Grand. Vibrant. Aggressive. Powerful. Otto’s new paintings are sure to stir up a great deal of conversation and excitement. I had seen them in photos and on his Instagram but I wasn’t prepared for how grand they were in person. During a recent visit to his private studio in the heart of Hollywood, I came face to face with his work for the first time and was literally amazed. First, they are large pieces. Most are four feet wide and five feet tall. They command any wall space. Seeing dozens of them together in one room is a real treat. Then, there is the use of very dynamic use of color. Very vibrant and primary. Blood red. Sky blue. Earthy greens and fiery yellows, all which tie into his theme of man, spirit and nature being one, in some glorious harmony. Then, and this is my favorite aspect of his work, there are the extremely aggressive brush strokes, like knives digging into the canvas. Rough, black, chalk-like claw marks that contending with the colors. His figures seem to be in constant motion. “They dance around their space - as limited as it might be to a canvas on the wall - they are free.”, he commented.
JEFF HAMILTON'S STREET ART FAIR / ART REVEAL MAGAZINE
Saturday September 2nd, Designer Jeff Hamilton once again opened his studio doors to an invite-only crowd and to share the work of a diverse group of Los Angeles-based Artists. Tucked away in the heart of the garment district on Wall Street, is Hamilton’s sprawling warehouse, design studio and Art Gallery. Lit Walls projected his creations on the side of the building across the street to signify that there was something special going on inside. Otherwise, the neighborhood was void of life. The streets were dark and a few homeless people screamed in the distance. One would never know that hundreds of people had gathered for a night of art, music, food and drinks.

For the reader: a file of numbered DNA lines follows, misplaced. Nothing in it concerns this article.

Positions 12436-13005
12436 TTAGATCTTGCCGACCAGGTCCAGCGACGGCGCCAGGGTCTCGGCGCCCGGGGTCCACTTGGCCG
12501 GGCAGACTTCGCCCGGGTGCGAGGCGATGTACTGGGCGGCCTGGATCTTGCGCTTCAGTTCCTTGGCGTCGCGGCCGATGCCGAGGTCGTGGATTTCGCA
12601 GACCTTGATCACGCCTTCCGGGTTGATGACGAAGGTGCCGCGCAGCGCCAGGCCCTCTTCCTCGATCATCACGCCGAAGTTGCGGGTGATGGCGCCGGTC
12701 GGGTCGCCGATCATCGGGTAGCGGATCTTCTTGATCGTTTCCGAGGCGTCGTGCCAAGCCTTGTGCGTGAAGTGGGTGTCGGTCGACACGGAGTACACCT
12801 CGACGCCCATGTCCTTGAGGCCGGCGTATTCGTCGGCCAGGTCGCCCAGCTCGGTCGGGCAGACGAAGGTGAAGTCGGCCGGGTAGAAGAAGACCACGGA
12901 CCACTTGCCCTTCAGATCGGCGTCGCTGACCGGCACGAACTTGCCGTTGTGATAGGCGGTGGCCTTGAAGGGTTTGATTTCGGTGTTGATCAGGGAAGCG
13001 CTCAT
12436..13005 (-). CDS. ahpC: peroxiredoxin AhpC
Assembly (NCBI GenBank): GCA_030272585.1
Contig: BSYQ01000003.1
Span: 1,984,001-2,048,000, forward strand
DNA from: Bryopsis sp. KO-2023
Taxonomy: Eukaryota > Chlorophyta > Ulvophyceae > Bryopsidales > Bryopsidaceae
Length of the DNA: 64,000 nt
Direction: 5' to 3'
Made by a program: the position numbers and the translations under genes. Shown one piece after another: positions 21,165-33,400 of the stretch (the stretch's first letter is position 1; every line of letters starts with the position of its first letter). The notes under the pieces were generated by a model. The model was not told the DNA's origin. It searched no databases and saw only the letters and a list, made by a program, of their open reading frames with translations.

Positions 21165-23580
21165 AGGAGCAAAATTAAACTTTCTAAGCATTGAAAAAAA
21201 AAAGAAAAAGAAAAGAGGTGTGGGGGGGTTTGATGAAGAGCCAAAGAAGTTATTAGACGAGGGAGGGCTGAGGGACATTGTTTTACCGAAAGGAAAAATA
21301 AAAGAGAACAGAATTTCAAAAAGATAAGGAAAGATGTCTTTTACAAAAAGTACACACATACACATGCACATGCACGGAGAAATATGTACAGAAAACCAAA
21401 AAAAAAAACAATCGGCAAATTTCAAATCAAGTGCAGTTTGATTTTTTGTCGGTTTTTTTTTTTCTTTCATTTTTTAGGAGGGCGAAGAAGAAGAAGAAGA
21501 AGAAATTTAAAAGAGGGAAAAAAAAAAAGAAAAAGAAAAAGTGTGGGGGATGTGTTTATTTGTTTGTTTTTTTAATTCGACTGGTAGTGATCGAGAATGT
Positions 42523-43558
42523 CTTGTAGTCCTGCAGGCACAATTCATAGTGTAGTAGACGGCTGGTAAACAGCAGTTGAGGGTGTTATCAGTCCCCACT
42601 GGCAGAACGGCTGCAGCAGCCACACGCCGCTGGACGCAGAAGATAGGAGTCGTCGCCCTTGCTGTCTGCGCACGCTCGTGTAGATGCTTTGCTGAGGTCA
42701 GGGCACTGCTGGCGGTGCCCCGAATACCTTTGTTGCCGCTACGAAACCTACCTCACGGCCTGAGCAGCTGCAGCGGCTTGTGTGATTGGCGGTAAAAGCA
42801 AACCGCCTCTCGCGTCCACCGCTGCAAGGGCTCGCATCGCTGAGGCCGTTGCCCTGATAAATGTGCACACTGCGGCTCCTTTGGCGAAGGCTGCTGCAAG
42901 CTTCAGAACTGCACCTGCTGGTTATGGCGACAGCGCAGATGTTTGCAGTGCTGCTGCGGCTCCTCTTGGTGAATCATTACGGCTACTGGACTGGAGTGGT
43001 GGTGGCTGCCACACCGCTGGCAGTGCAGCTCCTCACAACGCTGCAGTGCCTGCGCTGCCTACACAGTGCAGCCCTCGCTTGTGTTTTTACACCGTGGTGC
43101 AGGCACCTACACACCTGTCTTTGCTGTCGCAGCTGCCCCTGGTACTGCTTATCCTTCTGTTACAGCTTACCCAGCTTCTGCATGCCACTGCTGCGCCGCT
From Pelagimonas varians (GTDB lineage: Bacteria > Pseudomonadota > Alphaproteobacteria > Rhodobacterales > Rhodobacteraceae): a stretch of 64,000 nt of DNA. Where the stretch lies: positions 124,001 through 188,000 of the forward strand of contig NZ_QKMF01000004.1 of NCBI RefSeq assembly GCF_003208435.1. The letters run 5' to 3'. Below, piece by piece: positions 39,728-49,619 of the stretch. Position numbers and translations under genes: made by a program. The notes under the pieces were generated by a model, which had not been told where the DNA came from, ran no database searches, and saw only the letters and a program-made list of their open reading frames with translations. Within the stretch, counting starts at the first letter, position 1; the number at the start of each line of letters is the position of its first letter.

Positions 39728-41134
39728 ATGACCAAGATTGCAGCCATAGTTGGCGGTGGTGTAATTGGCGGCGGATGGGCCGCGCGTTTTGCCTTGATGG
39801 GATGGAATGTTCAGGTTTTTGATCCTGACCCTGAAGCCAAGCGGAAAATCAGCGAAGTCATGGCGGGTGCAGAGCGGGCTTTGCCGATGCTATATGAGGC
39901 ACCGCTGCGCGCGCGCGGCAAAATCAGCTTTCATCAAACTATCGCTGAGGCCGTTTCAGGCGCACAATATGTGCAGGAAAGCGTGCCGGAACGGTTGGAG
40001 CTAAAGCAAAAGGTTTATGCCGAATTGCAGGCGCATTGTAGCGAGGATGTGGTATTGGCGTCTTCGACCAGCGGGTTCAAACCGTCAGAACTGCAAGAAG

This show, like Jeff Hamilton’s past shows, featured an impressive variety of art from emerging and established artists, from the Streets of Los Angeles all the way to Pittsburg, PA. Leading this talented group of Artists was the primitive art of Basquiat-reincarnated, Johnny Otto. His massive work, stretched out over three 10’ tall walls, is at once primitive, but also definitively contemporary. The size and scope of his work is most certainly designed to grab one’s attention and hold onto it. While his work belongs on the pristine walls of museums and galleries, it would also be right at home in the streets, or as a cave drawing in some remote area.
JOHNNY OTTO / ART REVEAL MAGAZINE
Indecipherable things come out of you as you create something new and then you search your entire life to find a reason why… an explanation for your art. As far as I can tell, my greatest inspiration came from numerous visits to the Detroit Institute of Arts with my father, as a child, where we would see the distorted faces that Pablo Picasso painted, which were based on African Masks. In particular, ‘Les Demoiselles d’Avignon’, Picasso’s masterpiece, was a great influence. Later, as a teen, I became influenced by my older brother Eric’s collection of wooden African Masks. His bedroom walls were covered with them. Eric died at the age of 39, quite suddenly and unexpectedly. When I heard the news, I nearly fainted. That’s when my art really shifted. Perhaps his spirit is in me somehow. I don’t know. We weren’t that close, truth be told. But I did find those masks of his to be very compelling. It’s as if they had a life of their own. A secret story yet to be discovered. My brother had worn a mask for most of his life. He was gay and feared anybody finding out. One day my sister found magazines in his room of naked men. That’s how we found out he was gay. It must have devastated him to have his mask removed so abruptly. But we all have secrets that we hide, don’t we? We all have our masks that we present to the world. Our faces. What’s behind them?